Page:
The ammunition chosen for this new firearm was the 7.62×39 round. The 7.62 caliber bullet provided adequate penetration and meant that the same machinery used to manufacture other weaponry (such as basically everything produced since 1891) could be used to manufacture barrels and bullets for the new gun. The shorter case, 39mm instead of 54mm, meant that less powder and brass would be needed for each round and the recoil would be more manageable in fully automatic fire.
Americans have always had an infatuation with accuracy at distance. Marine Corps — I rest my case. The U.S. Army had come to some of the same conclusions as the Soviets about WWII, specifically that engagements took place at short range and that fully automatic weapons were the way forward, but were unwilling to relinquish the idea of the American Rifleman. The ideal rifle and cartridge, they dictated, needed to reliably penetrate the helmet of an enemy soldier at 500 yards. Eugene Stoner and ArmaLite developed such a weapon, using the same machined aluminum that they used (until then) for airplane parts. The result was an accurate and lightweight weapon that was adopted by the U.S. Air Force as the XM16E1 and later the M16.
The ammunition chosen for this new firearm was the 5.56x45mm cartridge. U.S. Army testing indicated that, at high velocity, a .22 caliber bullet would have the same equivalent power as a 7.62 round but drastically reduce the weight of the ammunition required to be carried by soldiers. The smaller cartridge drastically reduced recoil and the materials needed to produce each round while maintaining a penetration capability to the satisfaction of the U.S. Army.
Initially, the M16 (AR-15) had issues with reliability. This was due to a mixture of bad ammunition, shoddy production on Colt’s part, and poor maintenance in the field. It wasn’t the soldier’s fault — early XM16E1s were issued without cleaning kits and touted as never needing to be cleaned. The failures took a toll on soldier’s lives and led to a congressional investigation. Modern AR-15s fixed these issues with chrome lining and proper finishing but still remain sensitive to wear and tear.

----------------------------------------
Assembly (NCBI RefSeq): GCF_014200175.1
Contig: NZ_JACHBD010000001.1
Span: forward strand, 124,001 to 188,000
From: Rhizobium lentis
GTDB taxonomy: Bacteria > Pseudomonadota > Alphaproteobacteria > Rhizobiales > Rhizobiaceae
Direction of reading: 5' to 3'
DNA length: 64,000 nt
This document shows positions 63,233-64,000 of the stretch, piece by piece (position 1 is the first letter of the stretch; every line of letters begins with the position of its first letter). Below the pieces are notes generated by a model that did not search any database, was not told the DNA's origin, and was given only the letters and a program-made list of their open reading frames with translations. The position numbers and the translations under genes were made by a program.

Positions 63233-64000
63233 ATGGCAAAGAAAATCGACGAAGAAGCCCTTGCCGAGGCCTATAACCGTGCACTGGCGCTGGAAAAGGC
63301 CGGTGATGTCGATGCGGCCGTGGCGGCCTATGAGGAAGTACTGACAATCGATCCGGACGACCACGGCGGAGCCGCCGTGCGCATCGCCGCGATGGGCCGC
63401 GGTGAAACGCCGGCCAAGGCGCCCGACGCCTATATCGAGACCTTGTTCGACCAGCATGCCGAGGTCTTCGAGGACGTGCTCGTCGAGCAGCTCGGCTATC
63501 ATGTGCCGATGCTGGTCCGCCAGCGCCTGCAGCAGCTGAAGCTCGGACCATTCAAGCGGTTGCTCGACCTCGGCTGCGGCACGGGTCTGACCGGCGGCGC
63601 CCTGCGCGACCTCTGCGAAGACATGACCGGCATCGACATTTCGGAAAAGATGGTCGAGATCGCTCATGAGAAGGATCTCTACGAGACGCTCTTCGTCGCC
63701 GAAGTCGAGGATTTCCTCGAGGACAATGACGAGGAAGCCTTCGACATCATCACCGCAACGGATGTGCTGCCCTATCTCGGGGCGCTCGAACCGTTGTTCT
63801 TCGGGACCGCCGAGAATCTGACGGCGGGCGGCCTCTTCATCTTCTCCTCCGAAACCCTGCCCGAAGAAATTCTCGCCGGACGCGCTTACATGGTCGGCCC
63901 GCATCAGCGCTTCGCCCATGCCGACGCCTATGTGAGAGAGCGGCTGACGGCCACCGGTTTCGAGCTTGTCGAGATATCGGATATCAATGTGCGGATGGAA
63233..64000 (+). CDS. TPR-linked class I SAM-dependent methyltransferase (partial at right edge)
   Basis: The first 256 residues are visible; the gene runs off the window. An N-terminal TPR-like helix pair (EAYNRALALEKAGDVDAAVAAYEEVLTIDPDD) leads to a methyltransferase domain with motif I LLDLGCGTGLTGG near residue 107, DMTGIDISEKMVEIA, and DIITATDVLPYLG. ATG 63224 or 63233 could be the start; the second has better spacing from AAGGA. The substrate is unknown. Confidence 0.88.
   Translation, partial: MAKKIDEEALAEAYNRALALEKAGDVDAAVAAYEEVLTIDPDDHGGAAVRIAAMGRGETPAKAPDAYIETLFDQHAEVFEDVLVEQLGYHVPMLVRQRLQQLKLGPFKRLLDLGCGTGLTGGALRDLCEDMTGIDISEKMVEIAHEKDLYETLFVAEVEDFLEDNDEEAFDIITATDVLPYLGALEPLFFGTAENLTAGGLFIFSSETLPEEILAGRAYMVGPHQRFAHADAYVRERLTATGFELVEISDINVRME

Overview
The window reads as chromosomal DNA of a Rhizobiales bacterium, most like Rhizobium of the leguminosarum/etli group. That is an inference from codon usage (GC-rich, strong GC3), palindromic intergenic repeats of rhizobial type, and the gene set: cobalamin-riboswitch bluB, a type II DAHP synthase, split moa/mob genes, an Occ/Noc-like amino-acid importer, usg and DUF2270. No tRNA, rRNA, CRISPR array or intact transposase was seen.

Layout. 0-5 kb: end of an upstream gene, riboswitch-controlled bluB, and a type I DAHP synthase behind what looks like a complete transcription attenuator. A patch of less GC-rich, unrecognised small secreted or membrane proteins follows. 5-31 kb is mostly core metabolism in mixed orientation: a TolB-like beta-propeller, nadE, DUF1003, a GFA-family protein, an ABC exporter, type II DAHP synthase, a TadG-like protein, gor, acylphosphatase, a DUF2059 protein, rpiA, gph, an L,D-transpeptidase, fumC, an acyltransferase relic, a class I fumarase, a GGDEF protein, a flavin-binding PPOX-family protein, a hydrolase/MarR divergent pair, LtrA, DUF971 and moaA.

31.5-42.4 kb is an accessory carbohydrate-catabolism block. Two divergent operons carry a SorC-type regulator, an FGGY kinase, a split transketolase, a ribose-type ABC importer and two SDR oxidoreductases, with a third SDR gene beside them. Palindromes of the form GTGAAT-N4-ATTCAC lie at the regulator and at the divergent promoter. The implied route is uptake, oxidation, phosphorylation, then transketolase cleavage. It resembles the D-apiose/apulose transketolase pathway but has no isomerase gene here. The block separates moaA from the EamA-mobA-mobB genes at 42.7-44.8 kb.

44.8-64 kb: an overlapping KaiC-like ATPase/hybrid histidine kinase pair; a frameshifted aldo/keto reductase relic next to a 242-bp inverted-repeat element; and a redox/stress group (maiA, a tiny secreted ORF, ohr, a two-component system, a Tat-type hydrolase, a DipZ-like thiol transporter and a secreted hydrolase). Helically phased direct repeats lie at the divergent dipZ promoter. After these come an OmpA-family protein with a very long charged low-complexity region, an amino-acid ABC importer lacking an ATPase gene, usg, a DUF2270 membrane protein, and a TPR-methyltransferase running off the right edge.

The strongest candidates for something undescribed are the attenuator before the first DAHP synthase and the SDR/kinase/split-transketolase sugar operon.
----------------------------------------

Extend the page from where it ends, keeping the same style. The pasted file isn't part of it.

Yes, they do (preemptive rebuttal). Have you ever seen an AK complain that its gas piston is 1/100th of an inch too short? No. But I’ve seen an AR do that with its gas rings. So there.
OK, that’s interesting, but which is better?
Heh, nice try. I’m not falling for that trap.
The different environments in which the guns were designed mean that the two rifles fill two very different roles. Let’s compare and contrast some of these differences, perhaps in a chart-like manner.
It’s a simplification of the facts, but it gets the point across. All values are relative to the other weapon and are binary, there is no “middle ground.” Cost, by the way, includes ammunition and cleaning costs.
I just want to take a second and explain the one thing I know people are going to get pissed off at: the maintenance and cleaning rows. “Cleaning” I determined based on how fast and how easy it is to field strip the weapon, which the AK takes the cake. Maintenance, on the other hand, is decidedly difficult with an AK where the main components are riveted or welded together. On the AR platform the entire thing can be taken apart and put back together with a screwdriver, a large hammer and a wrench.